The Health Initiative Ministry at Christ Our Savior Lutheran Church in Loudon County is a resource for members and the community.
Five years ago, the Rev. Brian Truog, church pastor, connected with the Healthier Tennessee program. One of its missions is to encourage churches and faith-based organizations “to have plans for improved health,” Truog said.
The ministry was born after he brought the idea back to the church and a committee was formed.
“Basically, what we try to do is to keep the congregation informed about health issues and find ways to help them improve their health,” Truog said. “We’ve had several health fairs that we did here, and we’ve done lots of different seminars. We’ve gotten the (automated external defibrillator) machine here and up to date and a stop the bleed, tourniquet kit. We’ve run some fire drills and so forth. So it’s kind of a broad spectrum of health issues, and we see that all kind of tying in the body, mind and spirit, and we are the temple of the Lord, and we’re supposed to take care of the body that he’s given us.”
The committee typically hosts three or four seminars a year with various topics. Some seminars are in conjunction with Fort Loudoun Medical Center or University of Tennessee Medical Center and hosted at the hospitals.
COVID-19 has slowed gatherings this year, but the ministry picked back up Tuesday with emphasis on physical therapy. A seminar is scheduled for October on elderly care, power-of-attorney and will-writing. A date is not set.
Seminars and health fairs are not exclusive to church members. Truog encourages the community to visit and take advantage of resources offered, including the blood pressure cuff in the church office. The ministry also has medical equipment such as walkers and wheelchairs, which can be rented short term by calling the church office at 865-458-9407.
Linda Anderson, committee member, hopes people use information from the seminars.
“I certainly hope they learn something new about whatever malady or issue we’ve presented — that they’re more aware of their own health circumstances in relationship to that information they’ve received and what they might do with that information,” Anderson said. “Can they alter their lifestyle somehow? Can they share it with another person? Can they apply it to a spouse or an aging parent? They’re more in tune with their own health on the basis of what they’ve learned.”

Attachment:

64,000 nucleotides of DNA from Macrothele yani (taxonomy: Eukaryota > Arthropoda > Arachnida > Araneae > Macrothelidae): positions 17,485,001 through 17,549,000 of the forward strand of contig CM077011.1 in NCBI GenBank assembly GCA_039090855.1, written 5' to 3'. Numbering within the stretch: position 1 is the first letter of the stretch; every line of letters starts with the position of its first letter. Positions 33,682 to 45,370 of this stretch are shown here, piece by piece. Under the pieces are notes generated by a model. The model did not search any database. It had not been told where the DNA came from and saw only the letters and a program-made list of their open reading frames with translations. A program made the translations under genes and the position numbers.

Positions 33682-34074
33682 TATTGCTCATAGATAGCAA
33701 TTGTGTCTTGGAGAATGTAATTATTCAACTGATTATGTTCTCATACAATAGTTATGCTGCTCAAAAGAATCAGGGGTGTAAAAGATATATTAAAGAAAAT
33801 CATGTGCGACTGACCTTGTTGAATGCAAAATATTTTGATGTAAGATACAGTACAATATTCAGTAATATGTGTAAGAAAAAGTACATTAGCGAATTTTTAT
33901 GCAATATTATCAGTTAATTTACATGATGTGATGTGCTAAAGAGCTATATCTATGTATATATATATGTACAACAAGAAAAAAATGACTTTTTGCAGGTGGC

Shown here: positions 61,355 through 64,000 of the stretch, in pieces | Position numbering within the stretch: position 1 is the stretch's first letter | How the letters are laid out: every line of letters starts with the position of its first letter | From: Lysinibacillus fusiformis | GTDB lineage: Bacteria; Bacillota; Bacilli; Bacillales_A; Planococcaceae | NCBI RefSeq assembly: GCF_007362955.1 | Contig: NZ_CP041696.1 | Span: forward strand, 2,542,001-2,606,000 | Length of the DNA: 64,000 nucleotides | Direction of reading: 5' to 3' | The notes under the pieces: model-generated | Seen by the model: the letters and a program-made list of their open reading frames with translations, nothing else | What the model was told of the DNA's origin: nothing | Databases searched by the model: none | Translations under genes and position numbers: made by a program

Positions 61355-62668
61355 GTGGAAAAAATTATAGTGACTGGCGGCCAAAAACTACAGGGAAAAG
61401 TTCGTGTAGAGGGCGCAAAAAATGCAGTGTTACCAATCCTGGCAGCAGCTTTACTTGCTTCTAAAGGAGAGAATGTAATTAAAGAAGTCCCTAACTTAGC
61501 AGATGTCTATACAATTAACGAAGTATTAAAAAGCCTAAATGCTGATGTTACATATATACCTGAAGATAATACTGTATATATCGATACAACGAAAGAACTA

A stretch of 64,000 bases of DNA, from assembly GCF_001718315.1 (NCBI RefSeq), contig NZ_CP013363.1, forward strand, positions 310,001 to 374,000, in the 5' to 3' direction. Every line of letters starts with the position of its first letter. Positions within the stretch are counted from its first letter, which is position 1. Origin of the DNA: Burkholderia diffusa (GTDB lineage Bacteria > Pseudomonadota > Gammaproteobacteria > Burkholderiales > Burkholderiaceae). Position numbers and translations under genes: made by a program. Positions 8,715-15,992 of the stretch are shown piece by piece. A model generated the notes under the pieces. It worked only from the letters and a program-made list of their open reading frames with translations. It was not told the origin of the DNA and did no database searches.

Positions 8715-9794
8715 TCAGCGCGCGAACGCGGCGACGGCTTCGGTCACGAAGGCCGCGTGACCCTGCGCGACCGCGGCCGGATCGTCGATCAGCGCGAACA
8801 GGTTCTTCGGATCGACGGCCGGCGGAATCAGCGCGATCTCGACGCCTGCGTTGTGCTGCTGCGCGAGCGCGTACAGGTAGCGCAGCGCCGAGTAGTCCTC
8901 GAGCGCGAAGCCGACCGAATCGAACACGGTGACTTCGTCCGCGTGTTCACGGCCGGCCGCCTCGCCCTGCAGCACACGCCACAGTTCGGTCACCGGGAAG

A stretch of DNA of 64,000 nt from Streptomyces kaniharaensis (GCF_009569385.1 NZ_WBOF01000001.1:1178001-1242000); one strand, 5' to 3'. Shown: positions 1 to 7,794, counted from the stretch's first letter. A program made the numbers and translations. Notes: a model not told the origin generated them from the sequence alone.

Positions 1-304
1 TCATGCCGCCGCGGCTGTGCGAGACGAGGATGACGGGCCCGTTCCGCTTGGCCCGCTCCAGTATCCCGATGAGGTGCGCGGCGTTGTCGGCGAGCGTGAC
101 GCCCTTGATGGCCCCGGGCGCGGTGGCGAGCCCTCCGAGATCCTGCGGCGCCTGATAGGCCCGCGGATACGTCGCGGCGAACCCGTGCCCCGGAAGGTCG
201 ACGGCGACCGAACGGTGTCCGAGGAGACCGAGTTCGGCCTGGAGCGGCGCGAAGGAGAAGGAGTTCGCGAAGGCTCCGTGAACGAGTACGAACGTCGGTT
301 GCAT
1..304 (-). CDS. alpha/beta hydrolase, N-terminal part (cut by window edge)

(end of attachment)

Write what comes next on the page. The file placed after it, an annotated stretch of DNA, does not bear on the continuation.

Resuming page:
While not a requirement to have a health care background to be a part of the committee, most members do, like retired nurse Cindy Brittingham.
To plan a seminar, the committee chooses a topic, finds speakers and makes sure they will convey relevant information, Brittingham said. Sometimes congregation members will suggest topics, and the committee will conduct research to see if it’s viable. Brittingham hopes for more interaction in the future.
“I would like for our topics to come more from the congregation so that we know that we’re providing them with information that they feel is necessary for them,” she said. “I like the idea that we include community in our programs so that we can share not only the information that we’re providing, but the resources of the church. It’s a ministry, and we’d like to include the community in those resources.”
Anderson hopes the ministry can expand resources to include an on-site church nurse.
“I’ve heard of parish nurses where a congregation … will employ actually a nurse, probably on a part-time basis, who would be available to people to answer a question, maybe take blood pressure regularly,” Anderson said. “I don’t know what all they do, but I know there are congregations that offer that as a service. I realize that telemedicine is probably helping with that immediate need for care … but to have a physical person on site, someone who’s faith based who you have a trust relationship with, seems like ours is the perfect kind of congregation to have that, because we basically serve a retirement community.”